Aside from the numerous ceremonial artifacts found at this site- We were able to note a significant operation taken in Ancient times for the gathering and preparation of a variety of lithic materials- Most notably Jasper stone. This site, situation on 3-5 acres of beautiful land in the Topton, PA area, is only one example of the thousands of quarry sites scattered around Pennsylvania.
This particular site we have come to call Site C. Very few finished lithics were found here. And those documented were in particular overwhelmingly oriented for use in quarry operations. After all the geography of the area and the nature of Jasper in it’s natural form required a significant settlement at the site and in surrounding areas to support the efficient removal of stone. Many large boulders of Jasper and composite material were found here. As well as a significant amount of ceremonial effigies in stone.
In consideration of the reverence we have for these sites and our own desire to improve our collection We took the time near the end of last year to prepare for a more focused expedition- This time less than 500ft away.
This fairly well wraps up our time with Quarry operations at site C. Now on to the Workshop area!
As spring comes closer and brings with it a new season and a nice thaw- I have been taking some time to reflect on ceremony and the culture of some well known local tribes. Some collectors and artifact researchers have used such writing and descriptors involved in these ceremony to aid them in their quests. And so why not take some time to consider a short passage originally authored by Alfred A Knopf, in 1992, in a publication entitled America in 1492: The World of the Indian Peoples Before the Arrival of Columbus. And also frequently found in cultural research writing, often summarized, such as the enjoyable read Arts through Native Teachings that followed some years later. While I can do little to build on this text, I would like to note the directional attachments that the Lenape afforded. Both in this example and historically.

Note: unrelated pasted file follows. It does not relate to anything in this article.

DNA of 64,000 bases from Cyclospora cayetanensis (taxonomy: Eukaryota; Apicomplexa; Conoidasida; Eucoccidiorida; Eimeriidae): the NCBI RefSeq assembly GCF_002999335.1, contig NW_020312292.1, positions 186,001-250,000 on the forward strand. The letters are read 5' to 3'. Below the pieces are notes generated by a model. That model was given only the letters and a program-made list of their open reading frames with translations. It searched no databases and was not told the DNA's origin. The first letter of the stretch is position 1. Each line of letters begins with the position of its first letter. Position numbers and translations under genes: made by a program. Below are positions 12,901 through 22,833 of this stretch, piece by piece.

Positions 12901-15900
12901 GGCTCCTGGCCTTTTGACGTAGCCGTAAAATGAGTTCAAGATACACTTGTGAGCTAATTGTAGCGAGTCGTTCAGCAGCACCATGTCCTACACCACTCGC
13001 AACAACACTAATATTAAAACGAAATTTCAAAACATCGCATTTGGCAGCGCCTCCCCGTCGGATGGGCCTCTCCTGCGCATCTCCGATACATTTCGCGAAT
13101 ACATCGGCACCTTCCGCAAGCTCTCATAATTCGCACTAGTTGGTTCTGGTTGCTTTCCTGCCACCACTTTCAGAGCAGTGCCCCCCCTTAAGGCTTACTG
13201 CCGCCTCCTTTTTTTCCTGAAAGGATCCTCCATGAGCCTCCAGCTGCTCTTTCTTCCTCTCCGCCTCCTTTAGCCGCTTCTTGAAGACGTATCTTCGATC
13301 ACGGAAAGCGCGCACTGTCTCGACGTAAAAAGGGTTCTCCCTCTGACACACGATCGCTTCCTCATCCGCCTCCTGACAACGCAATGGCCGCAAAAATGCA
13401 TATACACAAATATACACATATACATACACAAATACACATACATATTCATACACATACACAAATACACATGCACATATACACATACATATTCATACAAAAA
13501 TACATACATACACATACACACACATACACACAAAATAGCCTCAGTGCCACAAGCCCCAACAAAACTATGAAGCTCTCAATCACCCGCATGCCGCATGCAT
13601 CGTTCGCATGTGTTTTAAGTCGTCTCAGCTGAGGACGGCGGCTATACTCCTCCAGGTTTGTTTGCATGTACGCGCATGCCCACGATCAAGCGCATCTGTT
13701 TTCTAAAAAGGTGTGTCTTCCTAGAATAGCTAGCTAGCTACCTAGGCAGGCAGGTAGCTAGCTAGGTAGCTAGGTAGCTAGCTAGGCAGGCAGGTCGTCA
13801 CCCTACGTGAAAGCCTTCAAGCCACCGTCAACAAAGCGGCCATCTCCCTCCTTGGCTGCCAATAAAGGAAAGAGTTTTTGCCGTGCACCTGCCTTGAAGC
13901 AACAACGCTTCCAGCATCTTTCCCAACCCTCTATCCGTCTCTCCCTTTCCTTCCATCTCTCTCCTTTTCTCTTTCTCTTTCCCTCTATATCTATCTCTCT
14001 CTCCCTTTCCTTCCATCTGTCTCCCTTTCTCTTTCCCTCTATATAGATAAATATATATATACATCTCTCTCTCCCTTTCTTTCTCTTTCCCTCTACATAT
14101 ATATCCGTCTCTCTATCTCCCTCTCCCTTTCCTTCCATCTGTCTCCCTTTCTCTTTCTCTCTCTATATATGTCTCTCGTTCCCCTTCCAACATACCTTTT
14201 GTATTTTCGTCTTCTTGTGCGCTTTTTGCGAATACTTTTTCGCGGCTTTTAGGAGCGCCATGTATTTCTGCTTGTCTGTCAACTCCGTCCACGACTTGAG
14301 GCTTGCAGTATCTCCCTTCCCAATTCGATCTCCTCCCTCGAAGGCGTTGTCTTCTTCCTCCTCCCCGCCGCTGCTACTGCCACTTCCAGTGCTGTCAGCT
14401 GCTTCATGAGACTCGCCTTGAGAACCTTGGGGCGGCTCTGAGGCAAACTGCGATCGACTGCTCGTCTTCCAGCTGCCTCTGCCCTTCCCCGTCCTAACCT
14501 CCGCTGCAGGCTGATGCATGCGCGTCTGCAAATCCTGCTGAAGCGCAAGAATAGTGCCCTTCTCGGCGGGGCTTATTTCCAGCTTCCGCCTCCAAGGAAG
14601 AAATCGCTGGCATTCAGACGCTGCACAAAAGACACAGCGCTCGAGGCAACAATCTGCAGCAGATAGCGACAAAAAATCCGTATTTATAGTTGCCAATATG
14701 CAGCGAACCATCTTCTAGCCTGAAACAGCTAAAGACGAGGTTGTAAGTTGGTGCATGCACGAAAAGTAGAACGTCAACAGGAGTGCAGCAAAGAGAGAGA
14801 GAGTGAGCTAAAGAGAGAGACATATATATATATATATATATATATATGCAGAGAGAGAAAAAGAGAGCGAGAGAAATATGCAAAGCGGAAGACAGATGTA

As often pictured with a traditional long house the Thanksgiving Ceremony is described from historical account. Here the Turtle faces the West, the Wolf the North, the Turkey the South, with the entrance at the East end.
The building represented the universe. The oval floor space was the turtle holding up the earth. On the posts were the carved faces of twelve spirits living in levels of the sky. The center post united people with the Creator, an ancient male figure sitting in heaven for all eternity and controlling the world by his thoughts.
I like to keep accounts like this fresh in mind. And especially with a new season of exploring around the corner!
I am not sure if the word would sit well with every reader But finding such a beautiful face in Jasper and quartz crystal really is neat! This “Mountain” Lion face of an obvious cat was found as is at a private site near Lehigh County. As with some artifacts I’ve found this particular piece had a certain energy. Have since found some very similar items from this quarry area- As noted prehistoric, 10000 and older.
A quick no nonsense look at a very nice selection of sacred Nuh-Yah. Lots of quartz crystal inclusions in this one. My latest trip to a favorite site of mine has produced some of the most exotic Jasper stone I’ve come across yet.